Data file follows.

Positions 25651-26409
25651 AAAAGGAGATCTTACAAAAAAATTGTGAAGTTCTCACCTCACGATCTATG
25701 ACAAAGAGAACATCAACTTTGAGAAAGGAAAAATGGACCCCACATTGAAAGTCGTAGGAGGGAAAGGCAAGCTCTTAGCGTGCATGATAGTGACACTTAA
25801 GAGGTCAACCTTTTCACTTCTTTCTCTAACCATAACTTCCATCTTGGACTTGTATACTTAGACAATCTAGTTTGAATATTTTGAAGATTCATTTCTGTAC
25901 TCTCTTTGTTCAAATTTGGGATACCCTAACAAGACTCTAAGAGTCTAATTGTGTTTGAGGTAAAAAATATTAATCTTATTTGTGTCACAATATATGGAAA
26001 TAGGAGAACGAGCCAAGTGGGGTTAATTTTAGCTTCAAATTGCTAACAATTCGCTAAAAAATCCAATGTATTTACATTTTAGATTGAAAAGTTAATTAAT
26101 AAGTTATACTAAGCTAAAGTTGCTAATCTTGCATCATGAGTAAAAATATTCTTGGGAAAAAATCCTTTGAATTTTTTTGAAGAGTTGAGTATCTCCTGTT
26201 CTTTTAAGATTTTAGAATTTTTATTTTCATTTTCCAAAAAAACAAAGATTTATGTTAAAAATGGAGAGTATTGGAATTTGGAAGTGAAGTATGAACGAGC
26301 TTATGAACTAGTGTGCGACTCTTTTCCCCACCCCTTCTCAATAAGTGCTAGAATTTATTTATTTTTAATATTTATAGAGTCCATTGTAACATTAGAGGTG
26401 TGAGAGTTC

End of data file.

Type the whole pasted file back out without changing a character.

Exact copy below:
Positions 25651-26409
25651 AAAAGGAGATCTTACAAAAAAATTGTGAAGTTCTCACCTCACGATCTATG
25701 ACAAAGAGAACATCAACTTTGAGAAAGGAAAAATGGACCCCACATTGAAAGTCGTAGGAGGGAAAGGCAAGCTCTTAGCGTGCATGATAGTGACACTTAA
25801 GAGGTCAACCTTTTCACTTCTTTCTCTAACCATAACTTCCATCTTGGACTTGTATACTTAGACAATCTAGTTTGAATATTTTGAAGATTCATTTCTGTAC
25901 TCTCTTTGTTCAAATTTGGGATACCCTAACAAGACTCTAAGAGTCTAATTGTGTTTGAGGTAAAAAATATTAATCTTATTTGTGTCACAATATATGGAAA
26001 TAGGAGAACGAGCCAAGTGGGGTTAATTTTAGCTTCAAATTGCTAACAATTCGCTAAAAAATCCAATGTATTTACATTTTAGATTGAAAAGTTAATTAAT
26101 AAGTTATACTAAGCTAAAGTTGCTAATCTTGCATCATGAGTAAAAATATTCTTGGGAAAAAATCCTTTGAATTTTTTTGAAGAGTTGAGTATCTCCTGTT
26201 CTTTTAAGATTTTAGAATTTTTATTTTCATTTTCCAAAAAAACAAAGATTTATGTTAAAAATGGAGAGTATTGGAATTTGGAAGTGAAGTATGAACGAGC
26301 TTATGAACTAGTGTGCGACTCTTTTCCCCACCCCTTCTCAATAAGTGCTAGAATTTATTTATTTTTAATATTTATAGAGTCCATTGTAACATTAGAGGTG
26401 TGAGAGTTC